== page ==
These toxins, called superantigens, are produced by a group of "violent" staphylococcal and streptococcal bacteria. When these bacteria attack humans, they set off an extreme immune reaction described as an "immune storm," that is, an immune response of a magnitude higher in intensity than during a regular immune reaction. The result is often fatal toxic or septic shock brought on by the excessive immune response.
Working to develop the first effective antidote under funding from the Defense Advanced Research Projects Agency of the US Department of Defense and the US National Institutes of Health, the laboratory headed by Prof. Raymond Kaempfer of the Institute for Medical Research Israel Canada (IMRIC) at the Hebrew University Faculty of Medicine, has studied how superantigen toxins engage the immune system. The researchers discovered that in order to exert its harmful action, a superantigen must first bind to a protein on the surface of the human immune cell, a receptor called CD28.
CD28 has been known for a long time as a key participant in every immune response, but its ability to recognize microbial components -- the superantigens -- came as a complete surprise. The Kaempfer team discovered that superantigens do their lethal work by co-opting CD28 as their receptor, and that binding of a superantigen to CD28 is the key in the pathway to an immune storm.
They mapped the regions where the superantigen and CD28 contact each other and found that to induce an immune storm, superantigens must bind specifically into that part of the CD28 molecule where, normally, it pairs with another CD28 molecule.
Using that insight, they next designed decoys, short protein fragments that mimic the contact domain in the superantigen or in CD28. Such decoys, they could show, act as a monkey wrench that blocks the engagement of CD28 receptor by the superantigen toxin, thereby inhibiting the overly strong immune response and protecting animals from the toxic consequences, including from death.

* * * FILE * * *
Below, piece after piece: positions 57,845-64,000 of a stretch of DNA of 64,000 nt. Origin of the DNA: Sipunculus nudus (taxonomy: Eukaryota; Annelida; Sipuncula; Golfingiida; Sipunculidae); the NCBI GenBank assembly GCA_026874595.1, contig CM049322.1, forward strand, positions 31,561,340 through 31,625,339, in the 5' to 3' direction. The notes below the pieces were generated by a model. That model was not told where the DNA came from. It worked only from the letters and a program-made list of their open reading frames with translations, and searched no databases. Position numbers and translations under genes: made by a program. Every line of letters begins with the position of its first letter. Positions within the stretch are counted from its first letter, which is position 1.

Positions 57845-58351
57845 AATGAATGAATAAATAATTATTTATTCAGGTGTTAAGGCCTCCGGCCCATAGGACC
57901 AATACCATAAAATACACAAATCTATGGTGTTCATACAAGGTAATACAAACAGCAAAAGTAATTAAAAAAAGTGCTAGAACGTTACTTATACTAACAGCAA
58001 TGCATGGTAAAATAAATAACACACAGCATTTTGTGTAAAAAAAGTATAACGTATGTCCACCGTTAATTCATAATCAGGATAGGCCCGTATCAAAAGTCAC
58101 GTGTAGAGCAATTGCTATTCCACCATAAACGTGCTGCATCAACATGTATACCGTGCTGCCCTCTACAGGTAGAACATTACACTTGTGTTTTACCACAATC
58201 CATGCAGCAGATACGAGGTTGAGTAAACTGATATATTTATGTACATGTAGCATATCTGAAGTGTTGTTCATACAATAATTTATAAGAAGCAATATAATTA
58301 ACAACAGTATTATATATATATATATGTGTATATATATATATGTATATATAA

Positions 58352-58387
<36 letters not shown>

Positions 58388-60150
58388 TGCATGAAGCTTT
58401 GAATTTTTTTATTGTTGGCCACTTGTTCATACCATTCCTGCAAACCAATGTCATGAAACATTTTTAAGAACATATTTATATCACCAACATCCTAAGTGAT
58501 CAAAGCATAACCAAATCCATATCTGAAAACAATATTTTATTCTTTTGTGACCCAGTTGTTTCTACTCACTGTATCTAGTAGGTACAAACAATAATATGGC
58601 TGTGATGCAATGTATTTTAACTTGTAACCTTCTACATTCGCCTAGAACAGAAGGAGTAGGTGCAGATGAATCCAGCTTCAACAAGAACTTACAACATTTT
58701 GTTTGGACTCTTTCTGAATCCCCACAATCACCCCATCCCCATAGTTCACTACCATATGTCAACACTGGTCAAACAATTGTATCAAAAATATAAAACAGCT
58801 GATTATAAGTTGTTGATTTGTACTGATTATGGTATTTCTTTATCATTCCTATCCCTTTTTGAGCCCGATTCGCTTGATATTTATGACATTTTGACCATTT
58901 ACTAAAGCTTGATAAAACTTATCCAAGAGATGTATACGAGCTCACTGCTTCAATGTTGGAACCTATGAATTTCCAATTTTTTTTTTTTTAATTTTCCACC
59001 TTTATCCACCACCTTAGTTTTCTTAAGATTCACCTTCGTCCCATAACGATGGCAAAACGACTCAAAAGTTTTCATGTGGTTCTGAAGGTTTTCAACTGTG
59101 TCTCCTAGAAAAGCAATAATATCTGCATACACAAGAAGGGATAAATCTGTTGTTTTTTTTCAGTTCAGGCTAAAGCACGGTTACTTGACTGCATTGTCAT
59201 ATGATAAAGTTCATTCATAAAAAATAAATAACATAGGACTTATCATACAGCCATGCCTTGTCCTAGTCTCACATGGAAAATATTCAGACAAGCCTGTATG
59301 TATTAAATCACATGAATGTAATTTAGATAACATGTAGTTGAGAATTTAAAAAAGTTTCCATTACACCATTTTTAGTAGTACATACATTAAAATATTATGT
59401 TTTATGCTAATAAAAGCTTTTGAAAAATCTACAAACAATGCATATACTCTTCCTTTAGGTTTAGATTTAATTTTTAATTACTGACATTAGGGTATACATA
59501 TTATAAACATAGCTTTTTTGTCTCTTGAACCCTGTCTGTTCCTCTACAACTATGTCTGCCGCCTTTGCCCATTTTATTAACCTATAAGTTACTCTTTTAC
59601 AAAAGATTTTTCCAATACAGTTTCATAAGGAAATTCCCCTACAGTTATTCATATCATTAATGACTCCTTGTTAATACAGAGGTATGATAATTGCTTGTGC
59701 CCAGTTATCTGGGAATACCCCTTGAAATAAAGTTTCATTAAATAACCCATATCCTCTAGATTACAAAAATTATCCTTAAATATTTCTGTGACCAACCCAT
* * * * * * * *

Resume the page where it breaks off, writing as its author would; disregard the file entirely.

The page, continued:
All the superantigen toxins function via the same CD28 receptor, rendering the decoys broadly effective as protective agents. The decoys proved safe in healthy, normal, laboratory animals.
These findings provide a novel therapeutic approach against toxic shock. The decoys are host-oriented therapeutics, directed at the human immune system itself, rather than at the pathogen. Using a host-oriented therapeutic, resistance cannot arise in the infecting bacteria or in the toxins because the decoy targets a human immune receptor that is constant and will not change.
The work of Kaempfer and his team will be published in the PLoS Biology journal on Sept. 13. Reviewers who have seen an advanced copy have called the work "a surprising result with enormous implications" and "a paradigm shift in superantigen research."
The Kaempfer team involved senior researcher Dr. Gila Arad and graduate students Revital Levy, Iris Nasie, Ziv Rotfogel, Uri Barash, Emmanuelle Supper, Tomer Shpilka, and Adi Minis, with the support of lab technician Dalia Hillman.
Jerry Barach | Hebrew University of Jerusalem
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